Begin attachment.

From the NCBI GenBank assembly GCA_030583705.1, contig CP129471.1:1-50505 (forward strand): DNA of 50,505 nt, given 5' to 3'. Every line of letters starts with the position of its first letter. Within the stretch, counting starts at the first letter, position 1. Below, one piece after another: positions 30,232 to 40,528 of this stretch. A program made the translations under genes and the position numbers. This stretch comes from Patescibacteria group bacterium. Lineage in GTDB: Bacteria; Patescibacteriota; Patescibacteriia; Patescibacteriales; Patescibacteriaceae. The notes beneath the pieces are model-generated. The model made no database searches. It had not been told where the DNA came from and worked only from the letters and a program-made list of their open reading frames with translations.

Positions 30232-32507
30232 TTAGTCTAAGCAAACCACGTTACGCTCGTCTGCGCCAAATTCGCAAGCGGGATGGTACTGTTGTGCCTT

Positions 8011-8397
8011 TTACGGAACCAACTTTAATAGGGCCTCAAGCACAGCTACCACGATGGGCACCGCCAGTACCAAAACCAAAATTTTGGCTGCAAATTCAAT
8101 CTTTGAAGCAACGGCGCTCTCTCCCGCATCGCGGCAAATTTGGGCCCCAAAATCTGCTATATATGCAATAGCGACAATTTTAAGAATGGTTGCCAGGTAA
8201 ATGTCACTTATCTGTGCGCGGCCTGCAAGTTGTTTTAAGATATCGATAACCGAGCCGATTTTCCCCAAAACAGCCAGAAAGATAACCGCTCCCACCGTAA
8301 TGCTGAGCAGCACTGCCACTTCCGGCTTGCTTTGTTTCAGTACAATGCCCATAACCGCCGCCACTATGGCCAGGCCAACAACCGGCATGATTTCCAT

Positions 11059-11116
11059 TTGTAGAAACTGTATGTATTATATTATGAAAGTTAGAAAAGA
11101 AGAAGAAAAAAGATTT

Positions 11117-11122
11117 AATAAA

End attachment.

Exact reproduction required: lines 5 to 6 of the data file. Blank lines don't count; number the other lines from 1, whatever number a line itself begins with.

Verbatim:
8011 TTACGGAACCAACTTTAATAGGGCCTCAAGCACAGCTACCACGATGGGCACCGCCAGTACCAAAACCAAAATTTTGGCTGCAAATTCAAT
8101 CTTTGAAGCAACGGCGCTCTCTCCCGCATCGCGGCAAATTTGGGCCCCAAAATCTGCTATATATGCAATAGCGACAATTTTAAGAATGGTTGCCAGGTAA